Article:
Continuous (and, if feasible) symmetric excavation of drifts avoids inhomogeneities in stiffness of the initial lining, changing load conditions and, therefore, provides smooth stress redistribution in both, lining and the surrounding ground.

NATM is an observational method. Therefore monitoring (in-situ-measurements) of deformation within the ground and opening as well as stress development on and in the initial lining (shotcrete) is essential.

The success of execution of the NATM is based on three premises:

  • thoughtful, skilful design
  • skilled execution
  • competent supervision and interpretation of observation result

Typical support for NATM in unstable ground conditions

Typical elements of support


Tunnel Technology

1. What is "top heading" and "benching" in tunnel excavation?

Tunnel excavation consists of "top heading" - excavating and supporting the upper two-thirds of the tunnel - followed by "benching" - excavating and supporting (stabilizing) the lower one-third of the tunel

"Top heading" construction sequence consists of the  following:

- Holes are drilled in the top two-thirds of the tunnel and exposives are loaded and detonated in a carefully designed sequence to acieve the proper balance between sufficient breakage of excavated material and minimal damage to surrounding rock.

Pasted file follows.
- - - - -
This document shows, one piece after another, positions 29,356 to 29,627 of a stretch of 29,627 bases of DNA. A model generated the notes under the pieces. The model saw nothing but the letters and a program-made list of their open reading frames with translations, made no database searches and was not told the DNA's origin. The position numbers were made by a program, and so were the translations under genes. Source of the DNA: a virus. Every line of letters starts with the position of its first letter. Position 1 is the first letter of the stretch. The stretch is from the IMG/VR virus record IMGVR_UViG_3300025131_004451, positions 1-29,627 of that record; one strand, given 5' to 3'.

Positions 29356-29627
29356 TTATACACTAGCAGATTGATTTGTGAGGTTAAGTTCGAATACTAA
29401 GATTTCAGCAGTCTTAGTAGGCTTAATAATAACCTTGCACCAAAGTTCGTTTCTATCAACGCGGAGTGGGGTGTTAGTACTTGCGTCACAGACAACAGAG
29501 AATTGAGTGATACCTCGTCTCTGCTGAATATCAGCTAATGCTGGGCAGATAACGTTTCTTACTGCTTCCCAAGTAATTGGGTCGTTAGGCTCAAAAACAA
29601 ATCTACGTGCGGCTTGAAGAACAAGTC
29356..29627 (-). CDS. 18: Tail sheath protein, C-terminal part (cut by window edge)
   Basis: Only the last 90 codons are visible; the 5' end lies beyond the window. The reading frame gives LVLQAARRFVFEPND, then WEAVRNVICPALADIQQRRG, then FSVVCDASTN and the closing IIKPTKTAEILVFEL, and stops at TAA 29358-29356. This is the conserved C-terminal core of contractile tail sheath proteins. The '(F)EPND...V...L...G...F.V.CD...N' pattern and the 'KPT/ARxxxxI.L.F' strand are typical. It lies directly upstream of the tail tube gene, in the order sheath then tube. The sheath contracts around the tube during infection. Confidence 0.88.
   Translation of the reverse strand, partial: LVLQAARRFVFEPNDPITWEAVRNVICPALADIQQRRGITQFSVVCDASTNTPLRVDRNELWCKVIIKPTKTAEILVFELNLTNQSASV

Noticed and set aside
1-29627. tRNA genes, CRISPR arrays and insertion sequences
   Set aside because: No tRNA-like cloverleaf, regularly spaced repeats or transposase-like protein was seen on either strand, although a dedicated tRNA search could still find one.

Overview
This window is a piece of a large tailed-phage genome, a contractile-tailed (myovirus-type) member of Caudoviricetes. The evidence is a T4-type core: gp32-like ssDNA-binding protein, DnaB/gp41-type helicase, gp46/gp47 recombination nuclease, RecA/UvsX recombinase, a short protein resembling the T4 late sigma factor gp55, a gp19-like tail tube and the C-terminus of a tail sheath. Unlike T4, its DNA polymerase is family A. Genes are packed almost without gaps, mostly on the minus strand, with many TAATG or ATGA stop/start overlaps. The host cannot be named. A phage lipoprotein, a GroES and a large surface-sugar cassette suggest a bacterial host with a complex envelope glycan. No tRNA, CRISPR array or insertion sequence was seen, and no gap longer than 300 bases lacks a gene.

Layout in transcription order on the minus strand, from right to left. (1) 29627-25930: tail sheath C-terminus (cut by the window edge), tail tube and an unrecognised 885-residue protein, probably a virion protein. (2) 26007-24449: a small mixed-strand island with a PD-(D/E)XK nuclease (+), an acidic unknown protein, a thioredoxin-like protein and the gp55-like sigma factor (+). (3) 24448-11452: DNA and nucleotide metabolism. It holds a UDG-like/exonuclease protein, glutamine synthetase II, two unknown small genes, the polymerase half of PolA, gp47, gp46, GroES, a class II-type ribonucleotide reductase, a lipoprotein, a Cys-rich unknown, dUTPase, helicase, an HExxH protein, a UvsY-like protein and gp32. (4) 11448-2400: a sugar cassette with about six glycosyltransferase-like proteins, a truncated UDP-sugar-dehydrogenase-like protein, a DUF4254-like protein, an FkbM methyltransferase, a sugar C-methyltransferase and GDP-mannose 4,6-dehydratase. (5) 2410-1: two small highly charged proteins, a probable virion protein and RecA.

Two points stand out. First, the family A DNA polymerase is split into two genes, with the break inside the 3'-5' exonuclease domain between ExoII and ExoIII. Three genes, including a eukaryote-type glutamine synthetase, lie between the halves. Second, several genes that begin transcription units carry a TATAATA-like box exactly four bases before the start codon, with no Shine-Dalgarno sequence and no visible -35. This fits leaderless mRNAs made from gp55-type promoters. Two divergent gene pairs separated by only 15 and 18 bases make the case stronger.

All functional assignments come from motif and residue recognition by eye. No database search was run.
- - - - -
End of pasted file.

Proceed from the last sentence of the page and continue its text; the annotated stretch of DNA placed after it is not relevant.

- Following the blast, the tunnel is ventilated to clear the explosion gases, and air quality measurements are taken to ensure safe return to the tunnel.

- The exposed top part of the tunnel arch("crown") and face are "scaled" (scraped off) using drill equiment or hand tools to remove loose rock. The crown area is then reinforced with rock bolts, rock dowels, or lattice girders (if needed), and shotcrete, creating a rock arch over the tunnel. The decision to use either bolts, dowels or lattice girders and the thickness of shotcrete (2-6 inches, plain concrete or reinforced with steel fibres) depends on the category of rock and the necessary support required.

"Benching" construction sequence consists of the following:

- First, the center portion (within 5-feet of each sidewall) of the lower one-third of the tunnel is drilled, blasted, and mucked out, following the same procedures as for the "top heading". The 5-foot spacings on both sides of the lower one-third of the tunnel ("side slashed") are left to act as buttreses and to prevent the blast pressure from damaging the retianing walls.

- Second, the "side slashes" are drilled, blasted, mucked out, and stabilized by rock bolts and shotcrete, corersponding to the ground support used for the "top heading"

2. What is a "round"?

The tunneling process is the excavation of the tunnel shape through the rock in small increments - each increment representing a "round". The "round" measures the forward advancement (in feet) of the excavation process, which consist of drill, blasting, ventilating, mucking and installing the support. A "cycle" is the time (in hours) to complete the "round". The quality of the rock determines how many feet can be extracted in each "round" and the amount time ("cycle") it takes to install the necessary support before a subsequent "round" can be excavated.